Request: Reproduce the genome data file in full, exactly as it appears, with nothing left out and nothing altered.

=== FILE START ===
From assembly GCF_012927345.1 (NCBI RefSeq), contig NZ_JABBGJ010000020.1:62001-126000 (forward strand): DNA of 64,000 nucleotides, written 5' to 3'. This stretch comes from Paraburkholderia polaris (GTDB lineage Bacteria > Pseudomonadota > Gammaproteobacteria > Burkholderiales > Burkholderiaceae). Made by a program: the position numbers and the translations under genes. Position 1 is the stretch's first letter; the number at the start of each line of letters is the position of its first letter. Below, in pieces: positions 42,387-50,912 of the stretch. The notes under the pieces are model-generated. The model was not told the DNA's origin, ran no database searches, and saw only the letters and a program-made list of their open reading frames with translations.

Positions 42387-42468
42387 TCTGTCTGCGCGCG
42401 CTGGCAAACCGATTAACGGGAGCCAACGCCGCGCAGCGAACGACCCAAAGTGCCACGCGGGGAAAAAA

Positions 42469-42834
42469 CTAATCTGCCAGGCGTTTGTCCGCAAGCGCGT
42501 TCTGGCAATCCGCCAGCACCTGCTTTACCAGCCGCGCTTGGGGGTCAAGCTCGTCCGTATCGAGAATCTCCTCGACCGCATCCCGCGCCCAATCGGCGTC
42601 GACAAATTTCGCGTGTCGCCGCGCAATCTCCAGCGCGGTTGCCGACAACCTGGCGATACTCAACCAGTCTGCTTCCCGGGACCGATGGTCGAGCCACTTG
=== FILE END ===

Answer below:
From assembly GCF_012927345.1 (NCBI RefSeq), contig NZ_JABBGJ010000020.1:62001-126000 (forward strand): DNA of 64,000 nucleotides, written 5' to 3'. This stretch comes from Paraburkholderia polaris (GTDB lineage Bacteria > Pseudomonadota > Gammaproteobacteria > Burkholderiales > Burkholderiaceae). Made by a program: the position numbers and the translations under genes. Position 1 is the stretch's first letter; the number at the start of each line of letters is the position of its first letter. Below, in pieces: positions 42,387-50,912 of the stretch. The notes under the pieces are model-generated. The model was not told the DNA's origin, ran no database searches, and saw only the letters and a program-made list of their open reading frames with translations.

Positions 42387-42468
42387 TCTGTCTGCGCGCG
42401 CTGGCAAACCGATTAACGGGAGCCAACGCCGCGCAGCGAACGACCCAAAGTGCCACGCGGGGAAAAAA

Positions 42469-42834
42469 CTAATCTGCCAGGCGTTTGTCCGCAAGCGCGT
42501 TCTGGCAATCCGCCAGCACCTGCTTTACCAGCCGCGCTTGGGGGTCAAGCTCGTCCGTATCGAGAATCTCCTCGACCGCATCCCGCGCCCAATCGGCGTC
42601 GACAAATTTCGCGTGTCGCCGCGCAATCTCCAGCGCGGTTGCCGACAACCTGGCGATACTCAACCAGTCTGCTTCCCGGGACCGATGGTCGAGCCACTTG